Thursday, December 20, 2018

~ Wild Botswana ~

"All good things are wild and free" ~  Henry David Thoreau

Photo by Denise Griego

I never expected in my life to return for a third time to Botswana, I was there forty-three years ago. Destiny does have a say in life.

“Would you go back to Botswana with me.  I want to go there, but not by myself.  It will be my 40th birthday and that’s what I really, really want to do.”  Her words came at me in rapid-fire, offering little time for me to respond in any way other than, “Yes.”  It's hard to say no to your daughter.

Botswana again.  My mind races with delight.  Soon, we began to plan for this adventure back in time.  I say that because once you are in wild Botswana, time slows down, crawls, and yet moments are crystal clear.

Honestly, I don't know if it's today, yesterday, or if I'm dreaming.  Photo by Denise Griego

I think about that first trip to Botswana years ago.  I was maybe 25 or 26 years.  As our airplane landed on the small air-strip in Gaborone, I thought “What have I done. I’ve brought my wife and 1 ½-year-old son here to Africa.”  Despite my initial fears, we would live here for two years, make long lasting friends, and fall in love with Botswana.  

I worked for the Department of Wildlife and National Parks while taking a leave of absence from the National Park Service.  Our international team came here to help Botswana with the development and protection of their national parks, pristine lands, and precious life in the Okavango Delta.  The rains falling months earlier in Angola reach the thirsty Okavango Delta.  It is said that the Okavango Delta can be seen from space.  My own view from a bush plane was incredible.

We would live in Gaborone, the nation’s capital but we made frequent trips into the “bush.”  Then, the pavement ended just twenty miles outside of the city limits.  The dirt roads were sandy and full of “wash-boards.”  I remember on one of our outings, just 30 miles outside of the city limits, the Land Rover that I was driving straddled a cobra on the track.  In my rear view mirror, I could see its head swaying back-and-forth, three feet off the ground, and while unhurt, it was clearly agitated.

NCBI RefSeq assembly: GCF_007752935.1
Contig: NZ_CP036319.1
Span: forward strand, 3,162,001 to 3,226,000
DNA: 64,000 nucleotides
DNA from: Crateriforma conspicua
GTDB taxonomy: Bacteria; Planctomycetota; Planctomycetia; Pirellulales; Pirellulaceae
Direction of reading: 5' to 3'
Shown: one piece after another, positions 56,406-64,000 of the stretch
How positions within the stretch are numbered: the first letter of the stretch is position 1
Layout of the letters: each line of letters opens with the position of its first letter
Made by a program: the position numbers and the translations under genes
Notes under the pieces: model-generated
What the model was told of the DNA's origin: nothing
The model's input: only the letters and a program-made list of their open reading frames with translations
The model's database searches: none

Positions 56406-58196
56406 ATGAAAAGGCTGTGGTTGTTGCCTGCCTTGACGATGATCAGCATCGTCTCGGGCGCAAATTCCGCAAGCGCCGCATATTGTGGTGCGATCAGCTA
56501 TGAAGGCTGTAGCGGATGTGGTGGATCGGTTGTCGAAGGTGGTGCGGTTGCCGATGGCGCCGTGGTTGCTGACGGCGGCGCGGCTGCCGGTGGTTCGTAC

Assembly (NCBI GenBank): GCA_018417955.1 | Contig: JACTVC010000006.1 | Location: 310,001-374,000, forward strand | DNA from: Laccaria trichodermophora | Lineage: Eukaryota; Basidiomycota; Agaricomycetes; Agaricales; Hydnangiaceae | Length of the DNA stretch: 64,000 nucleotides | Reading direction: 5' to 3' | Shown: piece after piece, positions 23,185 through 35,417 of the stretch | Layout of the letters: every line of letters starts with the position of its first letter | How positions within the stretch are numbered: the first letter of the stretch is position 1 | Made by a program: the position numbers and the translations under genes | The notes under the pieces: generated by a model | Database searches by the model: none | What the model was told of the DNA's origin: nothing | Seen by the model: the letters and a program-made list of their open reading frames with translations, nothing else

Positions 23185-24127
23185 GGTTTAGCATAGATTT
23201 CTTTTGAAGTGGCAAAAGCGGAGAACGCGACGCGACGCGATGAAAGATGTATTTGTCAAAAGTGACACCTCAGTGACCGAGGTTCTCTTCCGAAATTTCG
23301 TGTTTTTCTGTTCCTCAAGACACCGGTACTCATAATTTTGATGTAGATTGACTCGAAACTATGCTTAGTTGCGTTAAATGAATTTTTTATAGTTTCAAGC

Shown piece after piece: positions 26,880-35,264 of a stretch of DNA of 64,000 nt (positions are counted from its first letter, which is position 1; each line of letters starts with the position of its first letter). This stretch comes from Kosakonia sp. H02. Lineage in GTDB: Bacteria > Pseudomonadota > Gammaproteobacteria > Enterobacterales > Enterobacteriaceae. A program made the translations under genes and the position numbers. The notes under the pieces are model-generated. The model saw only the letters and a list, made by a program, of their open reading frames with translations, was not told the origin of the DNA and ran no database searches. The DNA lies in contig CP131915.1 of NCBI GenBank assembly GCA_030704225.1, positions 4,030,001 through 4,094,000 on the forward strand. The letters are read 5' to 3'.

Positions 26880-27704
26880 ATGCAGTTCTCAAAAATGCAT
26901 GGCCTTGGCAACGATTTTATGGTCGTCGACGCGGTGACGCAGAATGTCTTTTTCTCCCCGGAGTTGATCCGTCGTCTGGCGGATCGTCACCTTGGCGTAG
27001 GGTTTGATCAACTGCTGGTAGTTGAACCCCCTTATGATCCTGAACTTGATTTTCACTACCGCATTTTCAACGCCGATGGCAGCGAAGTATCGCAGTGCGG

Okavango Delta

Years ago, we traveled over 600 miles from Gaborone into the bush of northern Botswana.  It took weeks.  We carried camping supplies, water, and six five-gallon drums of petrol on top of our Land Rover.  It was an adventure full of danger, yet I never felt afraid.  I remember getting stuck in a 5-ton Bedford under the hot sun in the Kalahari Desert, chased by baboons on a picnic with Denise and Keith, narrowly escaped a charging hippo at Savute Channel, and outrunning a bull elephant on a motorcycle on a trip to Victoria Falls in Zimbabwe.

That’s what I’m thinking as I pack, and more importantly how our daughter Lori, will see Botswana.  It will be her 40th birthday and this trip will be memorable.  I know that she will love it.  I plan to watch her watching wildness. 

Me, I'm thinking about the Okavango Delta and the life it brings.  In 1975, there were about 17,000 elephants in Botswana.  Today, I’m told that there are about 140,000 elephants.  I love these massive animals and how quietly they walk, how they play in the river, and the compassion they display for each other.

In the back of my mind however, is the vivid image of that bull elephant that charged Denise and me on a Honda 250cc motorcycle. We narrowly escaped with our lives. Our 1 1/2 year old son stayed behind in Kasane with our good friend Jerry Neville, a UN Volunteer from Australia.  You never really forget an incident like that.  It's ingrained in memory.  All wildlife deserves respect and admiration.  Thank goodness, we were young when that bull elephant charged.  If it had turned bad, our son Keith would have been raised by Jerry.  No doubt.  He was a kind man and helped Chobe National Park grow.

This trip, however, is not on a motorcycle.  Relax I tell myself.  To see Botswana through the eyes of our daughter is the moment.  We would be part of an organized group operated by Road Scholar.  We would soon meet our leader and the others in Johannesburg, South Africa.  In the morning, we board a plane to begin an epic adventure into wild Botswana.

We met as strangers, we left as friends.  The magic begins.


Our group, Chobe National Park


Lori wanted a picture of us, hugging a tree.  This massive Baobab worked.  Picture by Sally Galvan



Elephants on the Chobe River, the magic unfolds



Elephants are so protective of the young.  Photo by Denise Griego